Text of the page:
Adults:

If it’s an adult social work position, be ready to explain your understanding of your legal responsibilities with regard to adult safeguarding following the introduction of the Care Act 2014. Depending on the role, you might wish to discuss Deprivation of Liberty Safeguards and when mental capacity assessments are appropriate.

  • “What is your experience in working with partner agencies?”

Employers will be looking at how well you work with partners to secure positive outcomes for vulnerable people, whether children or adults. External agencies will sometimes have conflicting concerns or differing views – you will need to be able to explain how you manage this in order to secure the best outcomes for people.

Multi-agency working is a really strong aspect of securing positive outcomes for children and young people – if you’ve worked with other agencies (perhaps with a MASH) and can explain both the challenges and benefits, here’s your chance.

Be prepared to speak about working with health professionals, especially if applying for a role in adult social work. Local research about clinical commissioning groups (CCGs) in the area will be useful and will allow you to choose examples from your own professional experience.

  • “How do you make sure you are on top of your continuing professional development (CPD)?”

Employers will look at how your CPD has broadened your skill set and why it will be of direct benefit to them. You will need to be able to talk beyond just having an acknowledgement of the importance of CPD. Have a couple of examples you can draw upon. Perhaps it’s a course you’ve attended, or networking with other agencies, service users or the wider community that has helped to inform your practice. Remember, employers, are looking to see how well you communicate with and learn from others.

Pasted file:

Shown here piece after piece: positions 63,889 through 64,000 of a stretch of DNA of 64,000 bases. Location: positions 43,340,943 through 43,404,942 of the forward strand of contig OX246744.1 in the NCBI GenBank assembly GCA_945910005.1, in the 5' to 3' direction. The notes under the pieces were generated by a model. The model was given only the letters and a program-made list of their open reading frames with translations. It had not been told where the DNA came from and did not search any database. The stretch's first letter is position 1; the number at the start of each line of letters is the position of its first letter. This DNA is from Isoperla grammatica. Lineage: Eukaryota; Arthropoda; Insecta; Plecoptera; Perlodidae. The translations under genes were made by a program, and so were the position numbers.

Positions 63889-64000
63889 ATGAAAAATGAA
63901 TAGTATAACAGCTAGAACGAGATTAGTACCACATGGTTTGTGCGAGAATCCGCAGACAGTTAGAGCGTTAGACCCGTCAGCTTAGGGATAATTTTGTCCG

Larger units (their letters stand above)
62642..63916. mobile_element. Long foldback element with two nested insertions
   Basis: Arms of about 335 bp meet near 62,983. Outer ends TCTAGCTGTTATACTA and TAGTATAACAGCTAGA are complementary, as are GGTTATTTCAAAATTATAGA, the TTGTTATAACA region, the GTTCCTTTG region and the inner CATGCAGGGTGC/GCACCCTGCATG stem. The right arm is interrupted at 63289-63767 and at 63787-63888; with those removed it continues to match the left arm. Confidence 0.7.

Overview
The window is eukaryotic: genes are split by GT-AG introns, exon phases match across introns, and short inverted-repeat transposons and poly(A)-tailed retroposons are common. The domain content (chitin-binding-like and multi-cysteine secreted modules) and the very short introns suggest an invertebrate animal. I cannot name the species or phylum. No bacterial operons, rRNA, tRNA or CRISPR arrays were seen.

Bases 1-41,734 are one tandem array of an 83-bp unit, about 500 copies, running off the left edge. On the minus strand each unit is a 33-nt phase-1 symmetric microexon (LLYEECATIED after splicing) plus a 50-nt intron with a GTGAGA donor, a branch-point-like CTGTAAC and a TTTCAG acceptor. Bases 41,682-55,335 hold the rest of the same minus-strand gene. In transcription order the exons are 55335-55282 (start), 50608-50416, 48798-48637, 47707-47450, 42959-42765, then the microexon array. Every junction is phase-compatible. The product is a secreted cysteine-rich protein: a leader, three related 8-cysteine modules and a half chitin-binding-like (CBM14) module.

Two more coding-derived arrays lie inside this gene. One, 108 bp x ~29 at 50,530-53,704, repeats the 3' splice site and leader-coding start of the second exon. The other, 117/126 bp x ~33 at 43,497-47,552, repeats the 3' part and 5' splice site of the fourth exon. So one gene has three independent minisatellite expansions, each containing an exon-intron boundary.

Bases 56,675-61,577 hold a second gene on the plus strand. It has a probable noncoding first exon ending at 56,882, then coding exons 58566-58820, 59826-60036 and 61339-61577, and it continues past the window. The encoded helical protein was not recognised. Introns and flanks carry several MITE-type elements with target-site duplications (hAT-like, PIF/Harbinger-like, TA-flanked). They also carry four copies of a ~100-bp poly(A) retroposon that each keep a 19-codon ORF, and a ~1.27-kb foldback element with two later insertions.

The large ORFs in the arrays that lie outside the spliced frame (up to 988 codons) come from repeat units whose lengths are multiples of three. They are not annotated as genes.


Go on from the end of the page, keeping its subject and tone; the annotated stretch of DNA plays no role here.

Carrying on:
You could also draw upon your own network ahead of the interview, especially if you know somebody who already works for the employer. This will assist you in having a greater understanding of the role and what examples you might want to give to show how you are suitable for the position.

  • “Have you got any questions?”

You’ll more than likely feel you’ve covered everything you would like to know, but there’s nothing more awkward than not having anything else to ask. It’s also your chance to bring a natural close to the interview. You could ask more specific questions about the nature of the role; for example, how does the position fit into the overall team structure and what opportunities are there for career progression? You could also ask if there is an area they would like you to go back over or expand on to perhaps give you the chance to cover anything you may have left out.

 

 

And there you have it, after preparing for these questions you should feel a lot more confident about the upcoming interview. A good way to practice would be to write down the answers multiple times without prompts or rehearse them with a friend. However, make sure not to over-revise, as you may seem robotic and unnatural when in the interview room.

Above all, remember to keep calm, smile, and take your time with the answers. Good luck!